Jamf CEO Dean Hager, alone in the company's Minnesota offices on IPO day. Photo: Ina Fried/Axios

Jamf, a Minneapolis company that helps businesses manage their employees' use of Apple devices, had a blockbuster first day of trading Wednesday, with shares up nearly 40% in an initial offering that raised $468 million for the firm.

The big picture: CEO Dean Hager told me in an interview he has "absolutely no regrets" that money was left on the table, calling Wednesday "about as energizing a day as we've had in Jamf's history."

Why it matters: Apple, which has traditionally put most of its energy on the consumer market, is a growing force inside businesses. But it leaves a lot of the integration and management tasks to other companies, like Jamf.

Hager isn't concerned that Jamf needs to diversify beyond supporting Apple products, saying that's a $10 billion market growing more than 17% a year. Hager added that research shows 70% of millennials and Generation Z prefer iOS to Android, and Mac to PC, when given the choice.

  • "That means we are at the beginning of this transformation, not nearing the end," Hager said.

Between the lines: Hager also brushed off concerns that Apple could some day take over its business.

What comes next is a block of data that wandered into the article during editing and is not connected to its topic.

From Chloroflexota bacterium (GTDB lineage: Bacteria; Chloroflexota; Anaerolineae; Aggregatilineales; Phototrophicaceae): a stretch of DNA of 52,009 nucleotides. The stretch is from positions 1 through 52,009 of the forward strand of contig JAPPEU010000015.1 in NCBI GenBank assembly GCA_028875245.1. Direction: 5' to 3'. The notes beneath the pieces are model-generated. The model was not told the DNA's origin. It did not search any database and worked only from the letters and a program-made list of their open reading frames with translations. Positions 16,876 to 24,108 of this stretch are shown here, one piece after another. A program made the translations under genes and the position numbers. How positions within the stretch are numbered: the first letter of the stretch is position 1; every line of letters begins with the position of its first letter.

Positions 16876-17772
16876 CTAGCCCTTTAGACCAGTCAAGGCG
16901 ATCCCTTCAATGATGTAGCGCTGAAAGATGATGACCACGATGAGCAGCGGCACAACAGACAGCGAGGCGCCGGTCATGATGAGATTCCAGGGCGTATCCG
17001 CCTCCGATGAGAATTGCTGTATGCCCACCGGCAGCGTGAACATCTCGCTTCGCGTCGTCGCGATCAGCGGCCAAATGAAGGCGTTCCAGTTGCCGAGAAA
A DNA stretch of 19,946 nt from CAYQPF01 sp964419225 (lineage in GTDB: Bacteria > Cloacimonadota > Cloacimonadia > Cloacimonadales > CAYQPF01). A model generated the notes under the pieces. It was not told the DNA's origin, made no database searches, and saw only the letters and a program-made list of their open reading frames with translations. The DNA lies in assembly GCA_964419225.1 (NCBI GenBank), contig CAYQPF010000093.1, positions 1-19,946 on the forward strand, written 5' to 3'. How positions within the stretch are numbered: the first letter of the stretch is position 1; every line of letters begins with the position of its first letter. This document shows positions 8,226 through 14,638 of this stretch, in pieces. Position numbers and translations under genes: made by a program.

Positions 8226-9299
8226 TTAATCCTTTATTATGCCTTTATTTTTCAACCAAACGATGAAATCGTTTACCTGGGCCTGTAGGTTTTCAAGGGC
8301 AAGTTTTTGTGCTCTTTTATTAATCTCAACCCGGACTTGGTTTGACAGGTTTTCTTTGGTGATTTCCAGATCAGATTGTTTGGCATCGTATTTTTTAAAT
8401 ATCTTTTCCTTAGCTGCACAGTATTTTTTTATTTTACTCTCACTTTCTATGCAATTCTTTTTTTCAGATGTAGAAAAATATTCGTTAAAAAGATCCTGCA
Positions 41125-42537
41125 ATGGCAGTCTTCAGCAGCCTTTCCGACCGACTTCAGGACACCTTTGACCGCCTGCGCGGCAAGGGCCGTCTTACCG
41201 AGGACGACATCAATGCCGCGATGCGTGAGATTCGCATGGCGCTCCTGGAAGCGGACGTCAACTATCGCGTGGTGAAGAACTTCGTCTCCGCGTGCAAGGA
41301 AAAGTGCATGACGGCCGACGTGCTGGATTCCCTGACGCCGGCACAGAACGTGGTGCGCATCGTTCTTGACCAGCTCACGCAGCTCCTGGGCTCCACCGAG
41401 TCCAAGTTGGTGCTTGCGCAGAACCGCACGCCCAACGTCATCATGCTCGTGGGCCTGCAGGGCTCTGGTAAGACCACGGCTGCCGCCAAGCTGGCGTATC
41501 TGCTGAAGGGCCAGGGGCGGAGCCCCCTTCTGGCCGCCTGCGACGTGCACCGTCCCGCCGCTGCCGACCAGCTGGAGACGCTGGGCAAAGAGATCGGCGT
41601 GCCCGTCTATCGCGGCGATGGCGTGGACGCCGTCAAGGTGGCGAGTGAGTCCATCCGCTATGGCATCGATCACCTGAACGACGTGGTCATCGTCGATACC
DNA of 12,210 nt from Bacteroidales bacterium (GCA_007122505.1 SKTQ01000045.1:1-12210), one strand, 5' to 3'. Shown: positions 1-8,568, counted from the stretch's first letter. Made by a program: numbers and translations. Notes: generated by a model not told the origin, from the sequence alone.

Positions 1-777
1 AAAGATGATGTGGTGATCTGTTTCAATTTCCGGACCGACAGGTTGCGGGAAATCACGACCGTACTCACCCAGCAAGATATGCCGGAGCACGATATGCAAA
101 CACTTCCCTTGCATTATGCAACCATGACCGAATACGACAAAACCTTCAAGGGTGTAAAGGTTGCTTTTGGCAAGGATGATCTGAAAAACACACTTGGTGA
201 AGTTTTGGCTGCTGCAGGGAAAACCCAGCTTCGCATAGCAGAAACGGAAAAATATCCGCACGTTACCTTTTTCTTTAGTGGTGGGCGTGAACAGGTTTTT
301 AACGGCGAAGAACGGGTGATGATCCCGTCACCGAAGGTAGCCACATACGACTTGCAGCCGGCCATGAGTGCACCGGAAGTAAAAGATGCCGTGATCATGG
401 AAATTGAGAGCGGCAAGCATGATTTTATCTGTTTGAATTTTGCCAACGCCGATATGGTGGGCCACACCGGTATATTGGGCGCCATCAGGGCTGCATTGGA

History lesson: Jamf started in 2002, long before the iPhone and at a time when Apple was still early in its recovery from years of struggle. In 2017, Vista purchased a controlling interest in Jamf for a reported $733 million — a stake that is now worth billions, with the company's valuation at the end of the IPO day at over $5 billion.

Go deeper

Jul 31, 2020 - Technology

Big Tech's take grows as economy tanks

Illustration: Sarah Grillo/Axios

While the rest of the U.S. economy was falling off a cliff, Big Tech saw its business soar.

The big picture: Thursday morning, government economists reported a 30% drop in GDP for the second quarter — the largest decline, by far, since the numbers have been reported.

IG report: Saudi arms sales were legal but didn't weigh civilian casualties

Secretary of State Mike Pompeo. Photo: Gabriel Kuchta/Getty Images

Secretary of State Mike Pompeo acted legally when he bypassed Congress to approve $8 billion in arms sales to Saudi Arabia, but failed to "fully assess risks and implement mitigation measures to reduce civilian casualties" that resulted from the deal, according to a report by the State Department inspector general.

Why it matters: The 2019 sale drew bipartisan ire among lawmakers, who worried it could lead to a pattern of the administration using "emergency declarations" to circumvent Congress to approve weapons deals. The report comes two months after former Inspector General Steve Linick testified that he was pressured by a top Pompeo aide to drop the investigation.

3 hours ago - Health

Florida reports another daily record for coronavirus deaths

Nurse practitioner Barbara Corral and a research assistant conduct a COVID-19 vaccination study on August 7 in Hollywood, Florida. Photo: Joe Raedle/Getty Images

Florida's health department on Tuesday reported 276 new coronavirus deaths, surpassing the state's record from July 31.

The big picture: The state also recorded over 5,800 new cases — on the low side for a state that is one of the domestic epicenters for the virus.